Do you think the British are stingy?

Wages in Germany are too low and domestic demand has been low for years. This is at the expense of other EU countries. Because the French buy German cars, but Germans less French, according to Guilleaume Duval

taz: Monsieur Duval, many French consider German economic policy to be exemplary. Mainly because of the surplus in foreign trade. They claim the opposite. Why?

Guilleaume Duval: Maybe because I know Germany better. A foreign trade surplus does not automatically mean that the economy is in good shape. In Germany the demand is too low. And not just in terms of consumption, but also in terms of investments. At the same time, the savings rate in Germany has risen.

You criticize the German leitmotif: Spend little, save a lot?

Yes, because it is not a good sign that so little has been invested for so long. This applies not only to the companies, but also in the communities - in schools, swimming pools, etc. That will take revenge in the medium term. I am always amazed that there is so much consensus on this in the public debate in Germany.

In Germany, an advertising slogan has caused a sensation that would be unthinkable in France: Avarice is cool.

Yes. Germans think that saving and lowering wages would be the only way to strengthen the economy. Economically this is a mistake. The same thing led to major problems in Germany and Europe in the 1920s.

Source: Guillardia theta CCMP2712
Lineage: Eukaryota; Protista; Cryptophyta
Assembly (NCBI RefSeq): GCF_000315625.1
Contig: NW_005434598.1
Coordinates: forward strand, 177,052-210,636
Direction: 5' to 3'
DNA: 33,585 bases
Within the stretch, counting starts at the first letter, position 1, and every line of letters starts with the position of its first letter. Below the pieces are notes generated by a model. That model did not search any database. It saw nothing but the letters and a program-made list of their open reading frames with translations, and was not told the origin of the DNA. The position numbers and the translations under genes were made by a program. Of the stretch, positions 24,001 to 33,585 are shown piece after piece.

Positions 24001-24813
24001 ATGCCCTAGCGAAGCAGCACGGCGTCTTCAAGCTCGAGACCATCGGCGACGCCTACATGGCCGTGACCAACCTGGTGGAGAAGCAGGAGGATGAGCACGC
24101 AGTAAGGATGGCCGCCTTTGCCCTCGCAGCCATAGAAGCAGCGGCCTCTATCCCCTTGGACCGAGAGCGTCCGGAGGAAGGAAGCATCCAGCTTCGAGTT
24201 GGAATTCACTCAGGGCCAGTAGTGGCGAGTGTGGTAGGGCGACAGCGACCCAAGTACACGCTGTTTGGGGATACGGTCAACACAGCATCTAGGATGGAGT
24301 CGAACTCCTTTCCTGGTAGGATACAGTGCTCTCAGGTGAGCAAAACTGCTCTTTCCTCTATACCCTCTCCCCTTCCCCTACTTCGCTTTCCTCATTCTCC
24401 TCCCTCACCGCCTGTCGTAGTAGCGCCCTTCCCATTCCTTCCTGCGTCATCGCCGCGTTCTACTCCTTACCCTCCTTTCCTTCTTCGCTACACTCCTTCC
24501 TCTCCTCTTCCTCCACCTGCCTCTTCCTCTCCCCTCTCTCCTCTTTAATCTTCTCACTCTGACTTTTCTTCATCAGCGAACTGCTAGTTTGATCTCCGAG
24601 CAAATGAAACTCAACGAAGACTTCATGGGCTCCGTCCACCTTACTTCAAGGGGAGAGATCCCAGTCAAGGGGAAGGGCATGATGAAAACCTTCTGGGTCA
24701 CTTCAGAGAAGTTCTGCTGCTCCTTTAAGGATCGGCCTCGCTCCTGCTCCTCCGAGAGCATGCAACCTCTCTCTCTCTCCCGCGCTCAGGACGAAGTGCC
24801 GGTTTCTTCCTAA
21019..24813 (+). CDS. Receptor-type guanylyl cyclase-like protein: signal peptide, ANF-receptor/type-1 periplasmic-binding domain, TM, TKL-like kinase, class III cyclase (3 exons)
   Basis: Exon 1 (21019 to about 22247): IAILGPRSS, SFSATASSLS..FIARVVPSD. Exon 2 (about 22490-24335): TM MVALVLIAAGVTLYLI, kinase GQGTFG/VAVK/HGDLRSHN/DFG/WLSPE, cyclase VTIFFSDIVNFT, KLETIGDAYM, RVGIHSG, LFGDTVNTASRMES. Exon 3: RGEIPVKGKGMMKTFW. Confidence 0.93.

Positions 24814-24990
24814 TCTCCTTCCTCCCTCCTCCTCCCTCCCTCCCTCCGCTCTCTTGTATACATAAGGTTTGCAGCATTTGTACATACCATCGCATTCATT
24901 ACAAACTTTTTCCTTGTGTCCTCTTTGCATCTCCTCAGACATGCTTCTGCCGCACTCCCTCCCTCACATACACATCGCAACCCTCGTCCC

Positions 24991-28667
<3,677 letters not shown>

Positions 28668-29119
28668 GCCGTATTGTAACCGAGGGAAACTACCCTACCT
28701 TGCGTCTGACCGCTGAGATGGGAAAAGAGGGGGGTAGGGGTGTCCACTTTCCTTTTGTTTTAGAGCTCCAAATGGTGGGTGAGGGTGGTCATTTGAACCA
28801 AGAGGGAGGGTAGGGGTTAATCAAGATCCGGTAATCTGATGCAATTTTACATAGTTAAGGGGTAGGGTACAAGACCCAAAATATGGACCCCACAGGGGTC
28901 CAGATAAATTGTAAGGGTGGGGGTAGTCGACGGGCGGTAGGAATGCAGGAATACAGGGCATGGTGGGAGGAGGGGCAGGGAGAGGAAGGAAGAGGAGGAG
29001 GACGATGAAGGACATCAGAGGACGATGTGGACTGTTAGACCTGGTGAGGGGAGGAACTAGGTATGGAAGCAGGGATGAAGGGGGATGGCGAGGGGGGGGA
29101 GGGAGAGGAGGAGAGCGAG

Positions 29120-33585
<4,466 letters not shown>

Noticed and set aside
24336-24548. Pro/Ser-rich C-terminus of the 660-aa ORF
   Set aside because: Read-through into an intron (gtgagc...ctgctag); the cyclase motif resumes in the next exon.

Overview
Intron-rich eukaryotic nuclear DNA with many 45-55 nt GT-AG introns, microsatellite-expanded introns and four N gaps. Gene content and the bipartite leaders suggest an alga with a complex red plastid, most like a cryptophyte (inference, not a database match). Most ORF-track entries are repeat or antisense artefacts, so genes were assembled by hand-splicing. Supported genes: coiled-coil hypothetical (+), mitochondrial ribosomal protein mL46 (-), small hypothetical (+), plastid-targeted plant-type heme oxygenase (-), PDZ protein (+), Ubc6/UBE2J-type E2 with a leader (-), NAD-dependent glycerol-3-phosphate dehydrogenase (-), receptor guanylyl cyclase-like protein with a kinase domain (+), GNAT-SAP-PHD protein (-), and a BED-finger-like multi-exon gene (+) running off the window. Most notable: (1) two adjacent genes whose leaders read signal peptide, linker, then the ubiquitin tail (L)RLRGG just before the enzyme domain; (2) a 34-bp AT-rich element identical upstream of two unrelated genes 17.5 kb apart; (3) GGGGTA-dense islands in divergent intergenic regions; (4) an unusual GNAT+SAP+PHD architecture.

The term “working poor” comes from English.

Tony Blair's economic policy is radically different. The English spend a lot of money on public services, on schools and roads. That is why they are better off than we are in the eurozone. Of course, they do so against the backdrop of the neoliberal restructuring of the economy in the Thatcher era. But British wages for industrial workers are rising, and they are higher than French ones. In Germany, however, industrial wages are falling. In the service sector they are extremely low and continue to go down. The Germans are in the process of creating a lot of working poor.

The argument in favor of austerity in the Kohl era was: Aufbau Ost.

It was difficult to renovate the east, but it wasn't imperative that the country be doing badly because of it. For Germany, reunification could have been something like the Far West for America. But in 1993 Kohl began to turn the economy downwards. It is noteworthy that Schröder continued and tightened the austerity policy. Although there have not been the slightest competition problems for the German economy since 2000. It makes no sense to keep demand under pressure with such a gigantic external balance.

In Germany, unlike in France, wage levels are not a matter of government. There is also no legally guaranteed minimum wage.

But there could be. It is publicly debated in Germany. Second, the government can put pressure on one way or the other. Schröder worked hand in hand with the entrepreneurs and kept wages down. There are also non-wage costs. The Germans believe that it is imperative to reduce it.

Hasn't the austerity policy also brought advantages for Germany as a business location?